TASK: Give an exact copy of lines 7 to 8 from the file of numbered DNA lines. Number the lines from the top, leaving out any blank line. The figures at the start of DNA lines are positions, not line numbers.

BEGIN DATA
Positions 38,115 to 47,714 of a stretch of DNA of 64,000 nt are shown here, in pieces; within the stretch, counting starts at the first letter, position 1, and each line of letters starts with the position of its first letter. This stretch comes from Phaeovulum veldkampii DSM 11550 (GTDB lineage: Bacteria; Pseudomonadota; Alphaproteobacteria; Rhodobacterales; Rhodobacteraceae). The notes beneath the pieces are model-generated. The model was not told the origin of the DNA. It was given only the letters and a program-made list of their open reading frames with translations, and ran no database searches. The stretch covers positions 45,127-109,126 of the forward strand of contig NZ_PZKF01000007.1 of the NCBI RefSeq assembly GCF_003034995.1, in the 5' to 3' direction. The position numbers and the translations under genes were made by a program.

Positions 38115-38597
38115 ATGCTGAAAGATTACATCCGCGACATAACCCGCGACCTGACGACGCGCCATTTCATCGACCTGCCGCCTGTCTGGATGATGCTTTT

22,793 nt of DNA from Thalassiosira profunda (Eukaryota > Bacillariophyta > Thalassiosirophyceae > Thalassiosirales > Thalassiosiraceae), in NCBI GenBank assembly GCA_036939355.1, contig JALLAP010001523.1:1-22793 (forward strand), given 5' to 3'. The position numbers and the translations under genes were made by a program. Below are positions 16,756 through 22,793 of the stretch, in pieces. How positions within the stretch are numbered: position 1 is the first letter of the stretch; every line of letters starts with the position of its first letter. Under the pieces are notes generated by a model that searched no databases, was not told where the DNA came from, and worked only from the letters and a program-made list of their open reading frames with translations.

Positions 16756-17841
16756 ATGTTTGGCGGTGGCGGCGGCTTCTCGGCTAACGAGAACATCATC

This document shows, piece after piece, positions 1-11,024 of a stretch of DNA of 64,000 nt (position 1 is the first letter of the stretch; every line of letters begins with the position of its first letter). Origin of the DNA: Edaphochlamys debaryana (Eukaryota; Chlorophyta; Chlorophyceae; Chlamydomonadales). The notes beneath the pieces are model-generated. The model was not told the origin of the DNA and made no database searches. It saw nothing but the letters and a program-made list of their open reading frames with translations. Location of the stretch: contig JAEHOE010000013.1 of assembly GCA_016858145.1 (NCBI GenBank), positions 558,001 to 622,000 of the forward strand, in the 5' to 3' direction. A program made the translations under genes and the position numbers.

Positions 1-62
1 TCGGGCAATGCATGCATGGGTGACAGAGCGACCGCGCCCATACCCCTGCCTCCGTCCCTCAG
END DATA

This document shows, piece after piece, positions 1-11,024 of a stretch of DNA of 64,000 nt (position 1 is the first letter of the stretch; every line of letters begins with the position of its first letter). Origin of the DNA: Edaphochlamys debaryana (Eukaryota; Chlorophyta; Chlorophyceae; Chlamydomonadales). The notes beneath the pieces are model-generated. The model was not told the origin of the DNA and made no database searches. It saw nothing but the letters and a program-made list of their open reading frames with translations. Location of the stretch: contig JAEHOE010000013.1 of assembly GCA_016858145.1 (NCBI GenBank), positions 558,001 to 622,000 of the forward strand, in the 5' to 3' direction. A program made the translations under genes and the position numbers.

Positions 1-62